Assistant Professor of Liturgical Studies
- B.A., Faith College
- M.A., The Southern Baptist Theological Seminary
- Ph.D., Garrett-Evangelical Theological Seminary
My vocation as a teacher, liturgical and homiletical scholar, and ordained minister is to proclaim and live into the message of the Gospel that the world is not yet as it should or could be and that through God and the beloved community, the world is being made and will someday be fully made well.
I believe that worship shaped by the dynamic interplay of liturgical practices, theology and ethics, and the pursuit of justice has the potential to sustain the beloved community in the pursuit of justice for those targeted by systemic violence along lines of race, class, sexuality, gender, ability, or any other reductive human characteristic. In light of this, I teach students to engage Christian liturgical and theological traditions in a manner that is attentive and responsive to contextual issues of power that relate to human and other creaturely bodies on the personal, communal, and social levels.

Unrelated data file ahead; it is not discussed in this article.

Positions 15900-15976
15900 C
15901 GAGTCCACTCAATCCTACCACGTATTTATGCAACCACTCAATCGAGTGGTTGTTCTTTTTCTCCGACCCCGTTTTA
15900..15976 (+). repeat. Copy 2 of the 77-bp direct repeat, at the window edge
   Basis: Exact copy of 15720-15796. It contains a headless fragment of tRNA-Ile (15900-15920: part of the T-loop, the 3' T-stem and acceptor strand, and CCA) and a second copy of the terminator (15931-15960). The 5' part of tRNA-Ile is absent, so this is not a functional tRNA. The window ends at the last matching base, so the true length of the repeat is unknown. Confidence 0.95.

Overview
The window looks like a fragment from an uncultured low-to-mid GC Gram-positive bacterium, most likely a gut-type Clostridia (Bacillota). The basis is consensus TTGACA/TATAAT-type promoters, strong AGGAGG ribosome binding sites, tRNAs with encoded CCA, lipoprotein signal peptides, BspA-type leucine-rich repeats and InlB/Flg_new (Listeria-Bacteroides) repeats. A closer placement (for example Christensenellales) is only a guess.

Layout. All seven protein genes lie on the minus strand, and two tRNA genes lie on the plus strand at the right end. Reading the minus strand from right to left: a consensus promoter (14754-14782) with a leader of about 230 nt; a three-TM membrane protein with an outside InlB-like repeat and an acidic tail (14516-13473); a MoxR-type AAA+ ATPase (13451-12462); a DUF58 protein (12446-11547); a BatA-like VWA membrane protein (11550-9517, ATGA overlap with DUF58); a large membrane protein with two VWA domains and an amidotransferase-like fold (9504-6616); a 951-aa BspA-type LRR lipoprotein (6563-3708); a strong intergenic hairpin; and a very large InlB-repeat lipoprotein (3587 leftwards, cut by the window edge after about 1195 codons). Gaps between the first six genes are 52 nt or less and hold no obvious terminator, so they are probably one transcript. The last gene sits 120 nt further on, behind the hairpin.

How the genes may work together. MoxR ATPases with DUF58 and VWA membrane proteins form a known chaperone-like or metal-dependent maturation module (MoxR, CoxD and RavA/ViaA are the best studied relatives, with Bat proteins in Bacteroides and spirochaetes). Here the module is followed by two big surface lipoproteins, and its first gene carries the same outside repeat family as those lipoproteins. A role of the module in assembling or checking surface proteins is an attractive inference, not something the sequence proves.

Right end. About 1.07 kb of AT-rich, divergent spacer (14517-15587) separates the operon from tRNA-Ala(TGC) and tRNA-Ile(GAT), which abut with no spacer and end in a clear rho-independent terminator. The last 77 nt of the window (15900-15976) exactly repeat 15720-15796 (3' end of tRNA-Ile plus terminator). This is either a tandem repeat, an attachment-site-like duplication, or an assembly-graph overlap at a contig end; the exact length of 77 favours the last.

As a teacher, my agenda is to empower students to more fully be: 1) participants in a liturgical tradition from which they draw insight for theological reflection and sustenance for the pursuit of justice in the world; 2) liturgical and sacramental theologians who historically and contextually interpret the ritual encounter of God and humanity in a manner that informs the renewal of liturgical practices and provides an expansive liturgical vision of God’s kin-dom; and 3) activists who upset violent narratives and dominating structures in the church, the discipline, our guilds, and in the broader world and who contribute to liberating liturgical discourse in the public sphere that carefully attends to non-dominant voices and non-dominant knowledge.